WWE gets political in Saudi Arabia as Iran gets bashed

WWE gets political in Saudi Arabia as Iran gets bashed
Saudis took to social media platform after a wrestler waves an Iranian flag at WWE fight in the kingdom, which many felt lacked in taste.
3 min read
28 April, 2018
Recently Saudi Arabia has embarked on a wide-ranging programme of social reforms [Getty]
An Iranian flag at one of Saudi Arabia's first pro-wrestling shows sparked anger among some in the kingdom this week, as the WWE got political with some predictable "bad guys".

The "Greatest Royal Rumble" on Friday night included women in attendance for the first time to watch the likes of WWE star John Cena joust in the ring.

But it was the political show that took the spotlight with the fall guys being Iranian-American wrestlers, known as the Daivari Brothers. 

They entered the stage waving the Iranian flag and confronted four amateur Saudi wrestlers in the ring.

The stunt provoked jeers and boos from the crowd. 

Saudi Arabia and Iran are locked in an existential crisis with both countries competing for influence in the region. 

The elevation of Mohammed bin Salman to crown prince has heightened tensions between the two countries, with Saudi Arabia almost doubling its military expenditure in recent years and Iran expanding its presence in Syria, Iraq and Yemen.

Saudi Arabia is locked in Yemen's civil war and has been bombing the Iranian-backed Houthis, who control the capital Sanaa and much of northern Yemen.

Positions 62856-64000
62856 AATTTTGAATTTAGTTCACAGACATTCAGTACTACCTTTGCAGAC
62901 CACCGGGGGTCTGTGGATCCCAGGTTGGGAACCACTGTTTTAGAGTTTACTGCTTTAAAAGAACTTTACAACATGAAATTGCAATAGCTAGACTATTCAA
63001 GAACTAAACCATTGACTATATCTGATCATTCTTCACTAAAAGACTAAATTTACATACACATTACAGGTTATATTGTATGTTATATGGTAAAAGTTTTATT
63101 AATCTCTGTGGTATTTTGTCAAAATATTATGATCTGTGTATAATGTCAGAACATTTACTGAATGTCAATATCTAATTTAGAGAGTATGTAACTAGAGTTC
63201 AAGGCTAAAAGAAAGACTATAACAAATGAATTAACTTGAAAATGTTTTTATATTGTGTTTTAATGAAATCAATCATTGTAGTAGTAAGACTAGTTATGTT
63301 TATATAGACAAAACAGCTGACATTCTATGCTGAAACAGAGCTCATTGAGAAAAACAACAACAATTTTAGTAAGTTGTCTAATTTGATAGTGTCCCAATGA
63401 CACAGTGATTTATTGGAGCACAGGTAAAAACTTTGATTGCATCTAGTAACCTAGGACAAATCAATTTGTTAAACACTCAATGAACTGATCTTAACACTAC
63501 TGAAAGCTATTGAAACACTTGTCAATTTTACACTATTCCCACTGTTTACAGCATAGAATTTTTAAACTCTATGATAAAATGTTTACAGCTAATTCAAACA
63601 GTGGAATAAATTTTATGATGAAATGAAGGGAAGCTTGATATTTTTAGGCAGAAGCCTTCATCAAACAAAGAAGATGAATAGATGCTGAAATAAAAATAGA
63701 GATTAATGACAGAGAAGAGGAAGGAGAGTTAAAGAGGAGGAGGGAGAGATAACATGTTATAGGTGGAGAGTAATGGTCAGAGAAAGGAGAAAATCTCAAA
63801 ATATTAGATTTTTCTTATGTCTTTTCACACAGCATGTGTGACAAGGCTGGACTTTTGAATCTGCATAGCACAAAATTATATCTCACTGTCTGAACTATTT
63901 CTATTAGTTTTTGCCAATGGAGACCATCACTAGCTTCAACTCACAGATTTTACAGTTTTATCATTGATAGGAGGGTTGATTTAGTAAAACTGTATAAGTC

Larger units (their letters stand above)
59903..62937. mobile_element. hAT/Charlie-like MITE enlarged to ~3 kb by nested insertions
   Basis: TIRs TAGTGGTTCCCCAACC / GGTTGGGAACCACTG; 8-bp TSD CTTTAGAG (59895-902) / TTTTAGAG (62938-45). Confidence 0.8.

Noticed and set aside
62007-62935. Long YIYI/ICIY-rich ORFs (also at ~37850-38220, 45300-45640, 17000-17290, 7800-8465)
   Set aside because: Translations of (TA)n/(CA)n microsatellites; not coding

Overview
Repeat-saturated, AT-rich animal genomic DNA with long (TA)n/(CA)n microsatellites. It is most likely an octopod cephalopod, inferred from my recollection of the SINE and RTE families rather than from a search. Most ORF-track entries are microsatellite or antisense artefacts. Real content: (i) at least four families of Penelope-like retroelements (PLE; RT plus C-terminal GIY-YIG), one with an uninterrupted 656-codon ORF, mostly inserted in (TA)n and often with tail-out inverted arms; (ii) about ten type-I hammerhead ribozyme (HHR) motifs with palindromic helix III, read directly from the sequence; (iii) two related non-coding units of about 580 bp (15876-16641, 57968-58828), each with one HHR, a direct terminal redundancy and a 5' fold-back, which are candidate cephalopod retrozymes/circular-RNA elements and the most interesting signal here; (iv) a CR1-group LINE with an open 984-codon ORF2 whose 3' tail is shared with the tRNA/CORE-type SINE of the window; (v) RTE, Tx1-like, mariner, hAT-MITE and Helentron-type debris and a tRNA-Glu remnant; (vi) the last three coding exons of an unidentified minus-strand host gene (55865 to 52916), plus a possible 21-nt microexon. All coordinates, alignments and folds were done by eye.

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The young crown prince has also attempted to modernise the country, diversifying its economy and introducing more entertainment options to attract young Saudis, such as the WWE.

Saudis took to Twitter saying they believed the choice of the actor-wrestlers to wave the flag of their arch-nemesis was in "poor taste".

"Even if it were a charade", Khalid bin Mansour, a verified Saudi Twitter user with more than 400,000 followers tweeted, waving the Iranian flag would only "provoke every Saudi".

The show was part of a series of social changes pushed by the kingdom's assertive 32-year-old Crown Prince Mohammed bin Salman.

A previous WWE event held in the ultraconservative kingdom in 2014 was for men only.

Organisers, however, only allowed women to watch the show at King Abdullah Sports City if they were accompanied by male guardians.

WWE has a long history with stoking nationalistic sensitivities in their shows and echoing the political tensions of the day.

During the Cold War, Russian characters were used to rile up American audiences. When the Gulf War broke out in 1991, notorious wrestler Sgt. Slaughter became "turncoat" when he backed Saddam Hussein's Iraq during the US-led conflict.

As tensions with Iran grew in 1980s, Iranian-American wrestler The Iron Sheik dressed in a headscarf and played on his Iranian roots.

He infuriated American crowds by making repeated swipes at the US when he was in the ring.

The WWE also chose an Italian-American to portray Arab-American Muhammad Hassan, who was also became a "bogeyman" following the 9/11 attacks on New York and Washington.

Translation: Terrorist Iran and the axis of evil according to MbS wave their flag in Saudi Arabia during the wrestling match that completely disregards the Saudi people whose sons are being targeted at the borders by Iranian-backed Houthis